Made from the Malvasia grape, thought to have originated in Greece, the vines thrived on the volcanic soils of the Canary Islands.  In those days only a fortified wine could survive the long sea voyage from Spain to Britain.  Indeed prolonged maturation in the cask on board ships at sea actually improved the quality of these wines.

In Shakespeare there are multiple references to “Sack” and “Sweet Sack”.  These are the sweet fortified whites that were popular.  Some from Jerez, but the best from the Canaries.  The name “sack” causes some confusion as the French term “sec” means dry, but these wines are clearly sweet.  It appears to be a derivation from “sacas” a Spanish word used in past times to refer to exports.

The Poet Laureate of England in 1630, Ben Johnson, petitioned for the salary of the post to be raised.  His wish was granted and a tierce of Canary was added for good measure.  A tierce was a large barrel, equivalent to 42 Imperial Gallons or just about half a standard modern bottle of wine per day for the year.  Just the right amount to lubricate the pen of a good poet.

The supply of this vintage ran into difficulty in 1666 when the Canary Islanders rebelled against the London based Canary Island Company and smashed all their wine casks, so that the streets flowed with wine.  The British company responded by banning imports from the Canaries and moving production to Madeira.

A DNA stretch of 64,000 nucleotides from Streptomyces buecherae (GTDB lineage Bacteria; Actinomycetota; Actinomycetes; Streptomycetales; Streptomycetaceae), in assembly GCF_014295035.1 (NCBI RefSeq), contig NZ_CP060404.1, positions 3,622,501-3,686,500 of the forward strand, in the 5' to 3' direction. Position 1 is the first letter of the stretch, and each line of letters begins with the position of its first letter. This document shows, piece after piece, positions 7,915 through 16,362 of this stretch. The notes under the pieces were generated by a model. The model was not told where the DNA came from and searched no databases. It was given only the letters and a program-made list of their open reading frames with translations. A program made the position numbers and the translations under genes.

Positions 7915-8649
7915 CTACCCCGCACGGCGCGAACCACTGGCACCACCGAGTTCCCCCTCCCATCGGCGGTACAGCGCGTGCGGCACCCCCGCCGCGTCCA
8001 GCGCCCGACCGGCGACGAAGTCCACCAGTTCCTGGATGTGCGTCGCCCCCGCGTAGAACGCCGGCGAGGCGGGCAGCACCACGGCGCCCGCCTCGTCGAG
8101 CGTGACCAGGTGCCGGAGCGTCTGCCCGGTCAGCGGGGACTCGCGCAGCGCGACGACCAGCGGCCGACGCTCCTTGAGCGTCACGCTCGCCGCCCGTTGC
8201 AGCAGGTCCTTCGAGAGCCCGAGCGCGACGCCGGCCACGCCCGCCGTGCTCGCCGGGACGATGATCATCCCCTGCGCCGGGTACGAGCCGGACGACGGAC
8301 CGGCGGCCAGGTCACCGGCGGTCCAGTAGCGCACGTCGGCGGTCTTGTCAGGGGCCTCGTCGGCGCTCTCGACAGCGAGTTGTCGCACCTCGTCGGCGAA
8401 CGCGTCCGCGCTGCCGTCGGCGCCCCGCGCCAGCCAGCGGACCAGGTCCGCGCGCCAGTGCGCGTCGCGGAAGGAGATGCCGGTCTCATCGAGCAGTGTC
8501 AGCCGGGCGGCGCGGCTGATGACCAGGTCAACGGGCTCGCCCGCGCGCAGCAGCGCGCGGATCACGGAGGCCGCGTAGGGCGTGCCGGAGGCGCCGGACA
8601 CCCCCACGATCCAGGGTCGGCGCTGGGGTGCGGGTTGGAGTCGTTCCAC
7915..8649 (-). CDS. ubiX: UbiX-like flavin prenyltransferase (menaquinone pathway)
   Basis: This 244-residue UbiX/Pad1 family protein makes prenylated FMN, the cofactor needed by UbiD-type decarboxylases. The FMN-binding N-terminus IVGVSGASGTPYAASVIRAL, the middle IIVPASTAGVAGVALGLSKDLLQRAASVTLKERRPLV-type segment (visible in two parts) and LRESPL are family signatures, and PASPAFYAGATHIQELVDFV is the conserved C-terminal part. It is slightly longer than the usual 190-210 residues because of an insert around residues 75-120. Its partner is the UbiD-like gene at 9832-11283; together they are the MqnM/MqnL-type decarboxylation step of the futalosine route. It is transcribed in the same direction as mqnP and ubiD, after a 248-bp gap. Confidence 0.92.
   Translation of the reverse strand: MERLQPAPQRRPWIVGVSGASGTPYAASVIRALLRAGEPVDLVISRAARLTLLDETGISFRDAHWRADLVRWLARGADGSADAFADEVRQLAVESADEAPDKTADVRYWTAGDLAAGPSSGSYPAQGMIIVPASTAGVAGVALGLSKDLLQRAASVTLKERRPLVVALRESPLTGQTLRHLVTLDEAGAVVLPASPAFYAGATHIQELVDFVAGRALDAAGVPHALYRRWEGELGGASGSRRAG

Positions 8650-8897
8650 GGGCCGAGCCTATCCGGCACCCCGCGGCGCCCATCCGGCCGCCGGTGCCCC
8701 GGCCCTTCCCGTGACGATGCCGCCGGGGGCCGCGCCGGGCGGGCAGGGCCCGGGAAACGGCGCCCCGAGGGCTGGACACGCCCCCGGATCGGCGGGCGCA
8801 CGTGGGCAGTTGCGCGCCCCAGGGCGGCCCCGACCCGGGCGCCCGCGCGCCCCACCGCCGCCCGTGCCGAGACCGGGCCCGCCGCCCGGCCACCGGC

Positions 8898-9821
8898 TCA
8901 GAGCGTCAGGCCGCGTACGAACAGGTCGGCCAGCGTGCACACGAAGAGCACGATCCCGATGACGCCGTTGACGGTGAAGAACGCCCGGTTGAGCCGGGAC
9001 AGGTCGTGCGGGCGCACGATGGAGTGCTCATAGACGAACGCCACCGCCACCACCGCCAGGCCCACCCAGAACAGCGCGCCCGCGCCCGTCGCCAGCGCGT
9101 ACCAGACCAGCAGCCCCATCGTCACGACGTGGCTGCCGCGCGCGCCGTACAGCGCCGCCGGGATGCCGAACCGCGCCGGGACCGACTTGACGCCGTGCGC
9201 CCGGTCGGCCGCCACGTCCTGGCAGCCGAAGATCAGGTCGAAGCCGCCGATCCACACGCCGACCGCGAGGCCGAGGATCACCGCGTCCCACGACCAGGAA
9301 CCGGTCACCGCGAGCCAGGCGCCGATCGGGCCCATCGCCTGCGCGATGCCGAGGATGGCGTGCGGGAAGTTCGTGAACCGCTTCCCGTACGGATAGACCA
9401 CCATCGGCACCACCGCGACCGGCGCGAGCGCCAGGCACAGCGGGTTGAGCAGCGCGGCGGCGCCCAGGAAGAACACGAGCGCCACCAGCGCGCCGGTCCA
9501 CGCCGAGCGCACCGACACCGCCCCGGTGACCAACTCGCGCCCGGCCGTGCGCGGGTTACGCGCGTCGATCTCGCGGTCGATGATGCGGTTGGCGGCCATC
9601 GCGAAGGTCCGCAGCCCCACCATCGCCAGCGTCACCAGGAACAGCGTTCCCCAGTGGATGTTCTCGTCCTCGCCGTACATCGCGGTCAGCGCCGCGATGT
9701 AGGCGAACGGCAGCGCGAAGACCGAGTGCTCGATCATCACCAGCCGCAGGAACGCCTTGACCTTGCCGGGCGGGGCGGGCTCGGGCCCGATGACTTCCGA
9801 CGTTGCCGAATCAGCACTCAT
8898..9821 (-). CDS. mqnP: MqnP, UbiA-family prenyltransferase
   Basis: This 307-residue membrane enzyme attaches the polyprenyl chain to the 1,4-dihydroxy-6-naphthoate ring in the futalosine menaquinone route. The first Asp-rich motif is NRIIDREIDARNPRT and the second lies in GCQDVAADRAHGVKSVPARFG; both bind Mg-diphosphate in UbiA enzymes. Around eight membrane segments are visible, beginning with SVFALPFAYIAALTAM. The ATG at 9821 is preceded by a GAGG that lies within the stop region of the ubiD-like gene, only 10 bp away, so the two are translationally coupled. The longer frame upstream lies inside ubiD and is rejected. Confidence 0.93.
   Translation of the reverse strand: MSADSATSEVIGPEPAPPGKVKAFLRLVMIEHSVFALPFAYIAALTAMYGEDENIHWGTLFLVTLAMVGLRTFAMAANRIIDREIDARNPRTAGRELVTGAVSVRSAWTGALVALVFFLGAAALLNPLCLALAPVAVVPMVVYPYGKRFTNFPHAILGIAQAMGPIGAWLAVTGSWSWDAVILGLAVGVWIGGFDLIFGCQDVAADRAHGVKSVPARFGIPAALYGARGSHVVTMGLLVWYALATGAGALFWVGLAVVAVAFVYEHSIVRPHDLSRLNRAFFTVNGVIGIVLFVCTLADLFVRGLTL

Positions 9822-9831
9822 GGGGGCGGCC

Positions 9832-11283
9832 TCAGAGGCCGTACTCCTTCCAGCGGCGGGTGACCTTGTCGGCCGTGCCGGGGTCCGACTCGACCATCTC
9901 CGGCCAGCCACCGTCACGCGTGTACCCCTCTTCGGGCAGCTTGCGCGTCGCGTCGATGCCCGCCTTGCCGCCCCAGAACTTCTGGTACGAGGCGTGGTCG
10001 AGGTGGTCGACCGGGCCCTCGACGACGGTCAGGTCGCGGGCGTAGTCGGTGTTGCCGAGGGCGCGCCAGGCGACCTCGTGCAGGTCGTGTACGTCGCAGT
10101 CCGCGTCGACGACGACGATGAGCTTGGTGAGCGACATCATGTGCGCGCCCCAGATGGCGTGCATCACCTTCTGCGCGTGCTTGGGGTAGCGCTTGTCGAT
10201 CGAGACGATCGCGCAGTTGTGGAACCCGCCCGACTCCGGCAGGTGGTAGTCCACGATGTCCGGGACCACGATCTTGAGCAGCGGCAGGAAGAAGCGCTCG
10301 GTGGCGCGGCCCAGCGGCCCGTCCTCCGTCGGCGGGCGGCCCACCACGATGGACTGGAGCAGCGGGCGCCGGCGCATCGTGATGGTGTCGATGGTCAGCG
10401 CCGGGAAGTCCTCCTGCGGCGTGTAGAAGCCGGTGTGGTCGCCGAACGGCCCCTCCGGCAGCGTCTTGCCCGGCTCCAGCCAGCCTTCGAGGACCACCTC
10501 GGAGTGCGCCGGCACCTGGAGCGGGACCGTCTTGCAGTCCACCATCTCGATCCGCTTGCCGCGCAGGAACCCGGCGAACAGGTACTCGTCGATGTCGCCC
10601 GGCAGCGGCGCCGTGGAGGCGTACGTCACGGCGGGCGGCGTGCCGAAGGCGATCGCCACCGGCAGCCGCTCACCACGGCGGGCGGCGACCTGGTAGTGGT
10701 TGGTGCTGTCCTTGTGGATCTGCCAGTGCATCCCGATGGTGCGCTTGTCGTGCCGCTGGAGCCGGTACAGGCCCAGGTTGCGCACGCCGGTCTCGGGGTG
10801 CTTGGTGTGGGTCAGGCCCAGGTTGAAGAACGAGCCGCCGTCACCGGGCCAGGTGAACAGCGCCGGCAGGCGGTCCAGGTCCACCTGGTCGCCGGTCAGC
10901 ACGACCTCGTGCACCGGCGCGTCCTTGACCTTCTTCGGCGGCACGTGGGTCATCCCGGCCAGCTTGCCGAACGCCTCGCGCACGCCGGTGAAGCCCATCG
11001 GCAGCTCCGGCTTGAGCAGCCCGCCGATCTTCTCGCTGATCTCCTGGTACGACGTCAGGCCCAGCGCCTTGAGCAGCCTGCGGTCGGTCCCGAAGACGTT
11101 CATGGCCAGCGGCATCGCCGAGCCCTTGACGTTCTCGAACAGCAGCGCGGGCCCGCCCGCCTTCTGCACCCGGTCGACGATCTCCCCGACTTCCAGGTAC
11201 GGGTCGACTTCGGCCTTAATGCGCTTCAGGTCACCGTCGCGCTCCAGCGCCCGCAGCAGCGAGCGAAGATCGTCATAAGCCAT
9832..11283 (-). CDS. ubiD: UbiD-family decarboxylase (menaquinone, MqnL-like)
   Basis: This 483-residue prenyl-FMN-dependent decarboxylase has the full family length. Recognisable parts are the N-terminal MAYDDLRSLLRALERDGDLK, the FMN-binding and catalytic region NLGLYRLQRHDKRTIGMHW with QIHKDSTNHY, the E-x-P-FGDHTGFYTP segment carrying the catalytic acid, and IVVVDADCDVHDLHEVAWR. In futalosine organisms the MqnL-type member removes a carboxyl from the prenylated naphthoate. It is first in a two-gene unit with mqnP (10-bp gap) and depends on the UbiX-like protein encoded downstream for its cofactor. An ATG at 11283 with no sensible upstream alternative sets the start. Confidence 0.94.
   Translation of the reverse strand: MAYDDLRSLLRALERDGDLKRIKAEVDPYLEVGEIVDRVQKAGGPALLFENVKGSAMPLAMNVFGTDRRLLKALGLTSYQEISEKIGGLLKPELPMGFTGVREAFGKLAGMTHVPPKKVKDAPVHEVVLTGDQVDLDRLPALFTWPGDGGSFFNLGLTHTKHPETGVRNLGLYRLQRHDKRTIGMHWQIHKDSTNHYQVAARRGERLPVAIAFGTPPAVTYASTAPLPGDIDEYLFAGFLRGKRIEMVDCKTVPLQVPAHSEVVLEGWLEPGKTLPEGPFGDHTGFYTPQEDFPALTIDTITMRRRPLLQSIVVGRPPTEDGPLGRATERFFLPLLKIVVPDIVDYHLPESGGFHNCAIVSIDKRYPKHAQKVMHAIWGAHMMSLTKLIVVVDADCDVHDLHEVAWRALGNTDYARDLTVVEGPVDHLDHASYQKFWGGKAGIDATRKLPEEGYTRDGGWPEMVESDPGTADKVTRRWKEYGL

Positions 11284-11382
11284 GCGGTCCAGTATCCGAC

The tierce of Canary became a tierce of Madeira until the appointment of Henry James Pye to the post in the 1790’s.  Pye was appointed for political and not poetic reasons.  His work was scorned in his own lifetime and ever since.  The barrel of wine was converted into a stipend of cash, probably because he was suffering under a weight of debt.  Pye received €27 a year to churn out bad doggerel.

But how bad can his poetry be?  Oh let me promise you it is execrable.  What is worse is that it is mostly interminably long.  It reminds me of the Woody Allen joke about the 2 Jewish women in a holiday resort in the Catskills.